There were always these mini wars at home any time my father made palak paneer. No daggers were drawn and unkind words never uttered. This was a silent war. A war where you ensured you were the first person to serve yourself food so you could quietly spoon the most skewed palak paneer ratio into your plate. Nobody noticed this masti was going on until all the paneer was gone and my father decided to be vocal about it.
I think it was Gayle.
Paneer is one of the biggest reasons why I’ve become such a spinach fiend. It’s not the other way around. I just realised how true this is after I typed it. Unlike other Indian households that know the exact doodhwala (dairy, but literally translated to milkman) that makes the softest, pillow-like paneer or provides the milk that can aid you in the process, my family rarely did any of this. Paneer was a once in a while, Sunday sort of thing and that made it even more tantalising. Every time it was stir-fried or dropped in a pot of pureed spinach, Gayle was always the first in line stealing all the paneer.
She’ll say no but don’t believe her.
Which brings me to my new kitchen. There’s an “Indian store” some kilometers away that sells paneer like any good Latin-American run Indian store should. If ever I sum up the courage to walk there, I never forget the cottage cheese. I’m a good Indian girl that way.
Last week I wanted to be the best Indian alive. I wanted to make my own paneer, which if any seasoned Indian cook reads, they’re probably going to laugh in my face. I knew when I saw a bottle of milk from the local dairy, all swirling with the fattiest of fat milk I’ve seen in the West, I had to have it. HAD TO. If you’re ever thinking of attempting this recipe, buying the best milk is a good place to start. It’s so simple, and with a little patience, you can be like your friend’s mother who takes restaurant-like orders for food every morning and when you come home after FROLICKING in the 1000 degree Agra summer there’s a freakin mango milkshake and 10 course meal with paneer you press with your index finger because it’s clearly sent from heaven.
If you have no intention of attempting this recipe, that’s okay too. Just leave a comment in the end that says: “You’re the best Indian alive.” “You’re” meaning me.
I think I’ve earned it.
- 1 litre of whole aka fatty fat milk (4 cups)
- 1- 1 1/2 tbsp lemon juice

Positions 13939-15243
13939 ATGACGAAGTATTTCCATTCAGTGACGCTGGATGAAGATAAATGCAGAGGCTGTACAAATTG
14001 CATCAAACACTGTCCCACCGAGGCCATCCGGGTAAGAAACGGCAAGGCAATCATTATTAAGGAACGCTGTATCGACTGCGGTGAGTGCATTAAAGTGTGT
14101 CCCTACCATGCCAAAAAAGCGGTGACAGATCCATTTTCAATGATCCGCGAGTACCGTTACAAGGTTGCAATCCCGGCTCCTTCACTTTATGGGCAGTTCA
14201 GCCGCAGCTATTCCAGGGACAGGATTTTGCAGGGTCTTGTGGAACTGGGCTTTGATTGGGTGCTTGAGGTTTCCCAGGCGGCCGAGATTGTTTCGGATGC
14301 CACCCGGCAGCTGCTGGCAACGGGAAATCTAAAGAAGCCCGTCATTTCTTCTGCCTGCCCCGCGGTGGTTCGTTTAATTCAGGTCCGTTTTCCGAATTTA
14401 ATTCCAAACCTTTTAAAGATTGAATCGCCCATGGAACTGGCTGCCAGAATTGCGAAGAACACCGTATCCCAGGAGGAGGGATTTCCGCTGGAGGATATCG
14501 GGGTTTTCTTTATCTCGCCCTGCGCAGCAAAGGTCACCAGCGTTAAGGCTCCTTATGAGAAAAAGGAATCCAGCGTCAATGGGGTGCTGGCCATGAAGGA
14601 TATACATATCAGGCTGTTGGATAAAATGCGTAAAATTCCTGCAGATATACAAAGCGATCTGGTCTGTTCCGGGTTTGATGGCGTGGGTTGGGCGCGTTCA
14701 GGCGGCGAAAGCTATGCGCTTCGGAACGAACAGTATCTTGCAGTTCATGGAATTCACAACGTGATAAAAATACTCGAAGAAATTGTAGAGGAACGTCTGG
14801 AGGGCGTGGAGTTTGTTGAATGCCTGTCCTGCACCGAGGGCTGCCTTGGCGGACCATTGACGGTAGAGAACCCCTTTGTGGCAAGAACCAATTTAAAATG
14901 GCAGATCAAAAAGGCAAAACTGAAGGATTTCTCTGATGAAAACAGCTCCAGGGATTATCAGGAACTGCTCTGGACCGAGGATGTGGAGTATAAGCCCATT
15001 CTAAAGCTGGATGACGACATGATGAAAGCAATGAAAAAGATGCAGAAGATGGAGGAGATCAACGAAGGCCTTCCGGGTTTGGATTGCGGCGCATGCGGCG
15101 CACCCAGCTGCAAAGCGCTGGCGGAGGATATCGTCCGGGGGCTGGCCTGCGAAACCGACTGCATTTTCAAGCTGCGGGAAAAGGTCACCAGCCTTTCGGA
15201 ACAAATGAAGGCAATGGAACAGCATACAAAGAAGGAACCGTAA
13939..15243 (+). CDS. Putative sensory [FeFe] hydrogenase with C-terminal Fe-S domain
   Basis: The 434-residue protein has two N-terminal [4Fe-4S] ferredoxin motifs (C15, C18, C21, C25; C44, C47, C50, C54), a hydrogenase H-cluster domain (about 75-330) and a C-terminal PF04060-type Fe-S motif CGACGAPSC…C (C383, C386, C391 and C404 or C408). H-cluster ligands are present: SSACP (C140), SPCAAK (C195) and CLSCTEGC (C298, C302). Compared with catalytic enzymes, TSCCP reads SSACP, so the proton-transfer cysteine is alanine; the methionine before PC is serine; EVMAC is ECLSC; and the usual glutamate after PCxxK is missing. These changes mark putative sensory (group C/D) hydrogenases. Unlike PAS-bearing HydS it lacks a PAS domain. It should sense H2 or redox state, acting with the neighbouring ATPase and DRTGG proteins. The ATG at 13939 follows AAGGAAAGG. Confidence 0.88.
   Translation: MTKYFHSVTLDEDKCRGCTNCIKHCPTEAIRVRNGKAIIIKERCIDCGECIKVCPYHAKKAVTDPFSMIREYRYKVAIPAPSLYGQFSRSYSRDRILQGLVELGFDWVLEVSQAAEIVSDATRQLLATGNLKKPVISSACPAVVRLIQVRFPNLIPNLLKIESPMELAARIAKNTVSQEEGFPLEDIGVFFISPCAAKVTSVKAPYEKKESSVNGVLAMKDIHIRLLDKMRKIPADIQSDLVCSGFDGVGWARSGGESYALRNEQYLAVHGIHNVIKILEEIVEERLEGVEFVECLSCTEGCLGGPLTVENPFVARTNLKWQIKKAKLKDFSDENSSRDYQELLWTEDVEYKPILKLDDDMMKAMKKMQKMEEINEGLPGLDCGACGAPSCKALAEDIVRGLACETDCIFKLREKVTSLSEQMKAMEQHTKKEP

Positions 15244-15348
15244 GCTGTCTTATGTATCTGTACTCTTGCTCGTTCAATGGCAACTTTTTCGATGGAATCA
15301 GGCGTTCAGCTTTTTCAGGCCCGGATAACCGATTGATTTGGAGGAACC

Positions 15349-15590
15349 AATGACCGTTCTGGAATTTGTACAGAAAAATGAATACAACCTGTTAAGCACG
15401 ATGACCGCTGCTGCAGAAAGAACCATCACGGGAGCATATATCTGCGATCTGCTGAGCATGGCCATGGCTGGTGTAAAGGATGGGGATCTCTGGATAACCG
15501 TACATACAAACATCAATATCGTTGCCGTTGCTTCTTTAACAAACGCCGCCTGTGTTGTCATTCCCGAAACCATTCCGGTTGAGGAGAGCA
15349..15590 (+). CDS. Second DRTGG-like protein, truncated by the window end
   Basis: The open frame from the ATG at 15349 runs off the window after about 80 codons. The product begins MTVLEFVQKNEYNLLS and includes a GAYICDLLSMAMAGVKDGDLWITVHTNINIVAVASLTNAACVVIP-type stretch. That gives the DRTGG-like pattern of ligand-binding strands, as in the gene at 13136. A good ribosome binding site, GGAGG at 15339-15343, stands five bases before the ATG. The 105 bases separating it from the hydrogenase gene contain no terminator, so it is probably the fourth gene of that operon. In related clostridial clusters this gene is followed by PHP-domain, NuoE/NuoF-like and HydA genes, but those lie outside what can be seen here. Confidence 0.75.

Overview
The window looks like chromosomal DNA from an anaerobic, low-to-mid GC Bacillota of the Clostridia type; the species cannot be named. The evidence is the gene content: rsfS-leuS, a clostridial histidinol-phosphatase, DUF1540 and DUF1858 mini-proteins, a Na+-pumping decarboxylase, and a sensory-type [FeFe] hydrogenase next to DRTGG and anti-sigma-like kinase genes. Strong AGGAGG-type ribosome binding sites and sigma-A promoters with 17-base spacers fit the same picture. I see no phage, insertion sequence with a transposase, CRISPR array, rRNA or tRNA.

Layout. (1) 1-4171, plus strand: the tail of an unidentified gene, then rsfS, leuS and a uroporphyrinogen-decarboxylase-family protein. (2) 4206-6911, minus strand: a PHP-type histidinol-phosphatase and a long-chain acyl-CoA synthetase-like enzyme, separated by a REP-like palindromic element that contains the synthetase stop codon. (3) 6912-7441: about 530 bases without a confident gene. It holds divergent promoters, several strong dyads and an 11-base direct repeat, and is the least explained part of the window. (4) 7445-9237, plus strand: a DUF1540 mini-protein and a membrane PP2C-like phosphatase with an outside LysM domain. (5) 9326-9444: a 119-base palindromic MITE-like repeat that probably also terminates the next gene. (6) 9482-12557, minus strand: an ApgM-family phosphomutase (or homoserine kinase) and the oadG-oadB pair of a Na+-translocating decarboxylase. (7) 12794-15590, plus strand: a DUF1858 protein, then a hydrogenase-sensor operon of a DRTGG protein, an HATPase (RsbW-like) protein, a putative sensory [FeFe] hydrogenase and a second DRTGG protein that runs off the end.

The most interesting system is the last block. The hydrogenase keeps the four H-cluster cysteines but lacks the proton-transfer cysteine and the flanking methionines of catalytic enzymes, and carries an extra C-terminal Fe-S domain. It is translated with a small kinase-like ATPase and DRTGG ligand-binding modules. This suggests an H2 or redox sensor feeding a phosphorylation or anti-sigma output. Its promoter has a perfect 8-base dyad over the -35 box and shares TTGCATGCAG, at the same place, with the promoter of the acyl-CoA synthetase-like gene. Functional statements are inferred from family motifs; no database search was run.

You will also need
Pour the milk into the pot and keep it on medium heat. You will now be waiting for it to come to a slow/gentle boil. As it sits there, keep stirring from time to time with a spoon.
Keep a watchful eye on the pot. It should take about 30 minutes to reach a gentle boil. If you’ve ever seen milk reach its boiling point, it doesn’t just do the sissy bubbling that water does. It will rise right out of the pot and on to the burners. Total anarchy will ensue. When all you were hoping for was a cup of tea, you will have a stove that doesn’t light and a whole mess to clean. If you’re going for gentle boil, you do not want this.
While the milk is going along, keep the cheesecloth ready. It should be big enough to bundle and hang. Place the cheesecloth in a strainer or colander.
As soon as you see tiny bubbles come up to the surface of the milk, add the lemon juice a little bit at a time (a teaspoon would be a good start). You’ll start to see slight curdling of the milk. While doing this, keep stirring slowly. You want the milk to separate. Once it does this, it changes colour. I want to call this change a greenish colour but you might have a different opinion. That’s the milk turning into curd and whey. I have a picture to show you what you’re looking for.
You might require more or less lemon juice than stated in the ingredients as every lemon has a different acid content.
Once it completely separates, stir for 15 seconds more and then strain the curd-whey through the cheesecloth. Rinse the curd under cold water to remove any lemon taste and also to cool it so you can squeeze out the whey before you hang the cheesecloth.
You can add some dried herbs like thyme or oregano before you tie and hang the curd if you want to flavour it. I didn’t do that this time but I will try it the next time.
Tie the cheesecloth (with the curd inside) tight with baker’s twine or some other string and let it hang out for 30 minutes. I tied it from the handle to our microwave. Weirdo. Thirty minutes later, put some weight on the cheesecloth bundle to get rid of any extra whey that’s still in the curds. You don’t want too much weight or your paneer will become too dry. Leave it under the weight for 2 hours.
Untie it and voila, guess what we’ve just created? Perfect palak paneer material, that’s what.
Apart from the spinach, of course.